Archive for the ‘Motorcycle advocacy’ Category

May is Motorcycle Awareness month but May 2018 is coming to an end.  Motorcycle awareness should not come to an end.  Please take these Motorcycle awareness pics and post to all your social media accounts.  Lets get the word out all year long!!!!

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The DawgHouse Motorcycle Radio…The #1 Motorcycle Show in the US

Air jets to keep you from crashing your motorcycle?  Bosch think this is a good idea!  Phil does this after every Taco Bell run.

A reference to Deadpool 2 from an earlier show.

Moto2…. yawn….. MOTOGP, well Marquez looked good!

Motocross ….. Is Eli Tomac running a 650?

Flat Track…do we even know what happened?  Tune in to find out.

Oh and some silly season stuff from MOTOGP.

Please check out our PODCAST HERE!

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                                        May is Motorcycle Safety Awareness Month.

As we all know all the safety gear we wear and all the safety tech on our motorcycles are just not enough at times. Awareness of motorcycles by drivers of cars and trucks is as important as everything we do.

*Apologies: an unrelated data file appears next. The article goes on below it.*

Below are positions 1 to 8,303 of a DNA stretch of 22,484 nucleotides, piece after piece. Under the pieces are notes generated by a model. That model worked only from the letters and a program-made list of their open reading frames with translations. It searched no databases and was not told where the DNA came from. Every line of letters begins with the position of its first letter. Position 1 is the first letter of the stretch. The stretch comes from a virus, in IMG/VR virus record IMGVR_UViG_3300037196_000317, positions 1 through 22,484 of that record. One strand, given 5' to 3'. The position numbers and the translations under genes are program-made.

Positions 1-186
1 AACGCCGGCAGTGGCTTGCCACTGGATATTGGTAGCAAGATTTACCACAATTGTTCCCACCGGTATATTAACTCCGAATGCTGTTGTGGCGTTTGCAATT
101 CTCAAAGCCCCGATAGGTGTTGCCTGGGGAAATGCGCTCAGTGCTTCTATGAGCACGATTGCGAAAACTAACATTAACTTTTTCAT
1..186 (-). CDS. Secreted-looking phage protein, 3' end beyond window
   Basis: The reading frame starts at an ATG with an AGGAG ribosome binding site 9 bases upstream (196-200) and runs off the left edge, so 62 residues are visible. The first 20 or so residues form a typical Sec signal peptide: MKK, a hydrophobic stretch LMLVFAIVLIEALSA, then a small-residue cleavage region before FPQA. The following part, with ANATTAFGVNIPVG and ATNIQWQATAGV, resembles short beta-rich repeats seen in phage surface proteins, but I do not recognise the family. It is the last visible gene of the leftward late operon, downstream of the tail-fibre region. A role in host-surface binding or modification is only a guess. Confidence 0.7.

So to help improve the awareness of others (and therefore ourselves) we need to start teaching children to watch for motorcycles. That is why the idea of teaching kids to count motorcycles instead of “punch bugs” is so important. If they are watching for motorcycles as kids they will have an easier time seeing them when they start to drive. Thus our safety as motorcyclist is improved. The payoff is in the future but let’s invest now.

Make a game that has a small reward when they spot “X” number of motorcycles. Ask your non-riding friends to do this with their children. Mention it at events and gatherings, just get the word out. You know when a 6 year old yells “motorcycle” that their parent is going to see it to!!

This is a repost from May 2017

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 This past weekend I attended the Virginia International Raceway stop of MotoAmerica.  Phil and I drove, 4 hours, to check out the action of this year’s motorcycle race.  This is the first time I have attended a professional motorcycle race in person.  I had a great time and learned a few things along the way.  In no order ….bp 10